Four Increasingly Cynical Views about the War in Ukraine

by Donald A. Smith, PhD

This is an extended version of my essay published in Common Dreams as Who is to Blame for the War in Ukraine?.

Here are four views about the war in Ukraine, listed in order of increasing cynicism about U.S. culpability for the crisis:

  1. The Russian invasion of Ukraine was totally unprovoked and the U.S. response was a noble defense of democracy and of the rules-based international order. Ukraine had a right to ally with the West and had a legitimate fear of Russian aggression (as do Poland and former Czechoslovakia, for example).
  2. NATO expansion into Ukraine and other countries near Russia was reckless, because Russia had made it clear to diplomats that it considered Ukraine off-limits to NATO. America bears some responsibility for provoking the crisis, because it should have been obvious to policy makers that their trying to expand NATO into Ukraine would lead to a war. But the Ukrainians had the desire and the right to align with the West and so U.S. intentions were noble.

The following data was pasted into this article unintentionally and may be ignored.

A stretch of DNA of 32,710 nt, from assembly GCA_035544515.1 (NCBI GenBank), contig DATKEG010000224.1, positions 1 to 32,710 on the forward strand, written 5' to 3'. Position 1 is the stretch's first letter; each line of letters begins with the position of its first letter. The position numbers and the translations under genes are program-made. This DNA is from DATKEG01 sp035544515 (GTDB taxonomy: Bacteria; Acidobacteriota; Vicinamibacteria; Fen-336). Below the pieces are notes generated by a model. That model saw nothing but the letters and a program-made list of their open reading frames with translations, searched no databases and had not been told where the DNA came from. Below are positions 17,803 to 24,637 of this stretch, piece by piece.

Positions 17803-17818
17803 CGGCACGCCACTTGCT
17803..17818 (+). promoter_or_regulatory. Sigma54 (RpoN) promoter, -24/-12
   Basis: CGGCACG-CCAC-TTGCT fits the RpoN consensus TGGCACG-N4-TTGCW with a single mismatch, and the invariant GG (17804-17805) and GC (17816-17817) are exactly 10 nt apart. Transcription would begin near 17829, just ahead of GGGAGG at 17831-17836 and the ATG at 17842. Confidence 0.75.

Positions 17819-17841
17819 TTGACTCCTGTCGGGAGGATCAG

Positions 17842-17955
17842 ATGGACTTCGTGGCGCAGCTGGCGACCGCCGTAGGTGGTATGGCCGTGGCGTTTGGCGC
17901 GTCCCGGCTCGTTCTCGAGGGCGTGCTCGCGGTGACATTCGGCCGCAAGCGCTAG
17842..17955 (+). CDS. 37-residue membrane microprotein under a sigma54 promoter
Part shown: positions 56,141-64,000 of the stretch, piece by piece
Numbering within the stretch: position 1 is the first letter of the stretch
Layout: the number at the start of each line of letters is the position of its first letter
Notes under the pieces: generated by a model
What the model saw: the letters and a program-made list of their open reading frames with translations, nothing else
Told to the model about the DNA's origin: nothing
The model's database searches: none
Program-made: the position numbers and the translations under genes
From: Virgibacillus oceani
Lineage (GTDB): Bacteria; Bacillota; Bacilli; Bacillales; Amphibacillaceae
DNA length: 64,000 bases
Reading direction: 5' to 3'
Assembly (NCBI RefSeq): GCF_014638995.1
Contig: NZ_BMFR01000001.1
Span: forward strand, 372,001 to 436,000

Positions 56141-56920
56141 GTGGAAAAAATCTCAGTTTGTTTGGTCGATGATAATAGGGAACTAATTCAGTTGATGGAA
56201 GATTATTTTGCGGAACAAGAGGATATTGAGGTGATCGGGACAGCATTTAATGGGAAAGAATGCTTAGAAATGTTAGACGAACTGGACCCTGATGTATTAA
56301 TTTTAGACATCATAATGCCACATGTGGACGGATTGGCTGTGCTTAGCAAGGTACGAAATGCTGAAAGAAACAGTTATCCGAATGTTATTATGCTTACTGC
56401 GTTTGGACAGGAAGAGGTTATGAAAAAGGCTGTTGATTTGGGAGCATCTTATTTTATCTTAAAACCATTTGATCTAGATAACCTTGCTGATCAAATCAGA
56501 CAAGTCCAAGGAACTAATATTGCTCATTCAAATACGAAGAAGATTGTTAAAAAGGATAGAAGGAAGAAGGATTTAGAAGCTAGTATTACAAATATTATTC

3. The U.S. and NATO failed to respect the divisions in Ukraine between pro-Western and pro-Russian provinces and groups, and the U.S. failed to respect Russia’s legitimate security concerns — e.g., not to have a hostile country along its borders that was attacking Russian speakers in the east. The U.S. did not grant Russia its legitimate sphere of influence. But the U.S. did not want a war.
  4. The U.S. exploited divisions in Ukraine, launched a regime change operation, and armed the new government, including anti-Russian militias, in order to intentionally provoke a war. The aim was to weaken Russia, increase European dependence on the U.S. (both militarily and economically), and enrich U.S. arms and energy industries. The neocons running U.S. foreign policy couldn’t care less about Ukrainian (or Russian) lives lost, or about damage to European economies.

I devised these four views during discussions with my member of Congress, Rep. Adam Smith (WA-D, no relation), who is the ranking member of the House Armed Services Committee and former Chair. He, of course, believes view #1 and thinks that NATO expansion was needed to deter Russian aggression. But he told me that view #2 is plausible though wrong.

If you believe the official narrative coming out of D.C. and out of most of mainstream media, you too will think that view #1 is correct and that the U.S. is as innocent in the crisis as a newborn baby.

Given the history of U.S. lies and aggression with respect to foreign policy and with respect to overseas interventions, one would have to be naive indeed to believe view #1.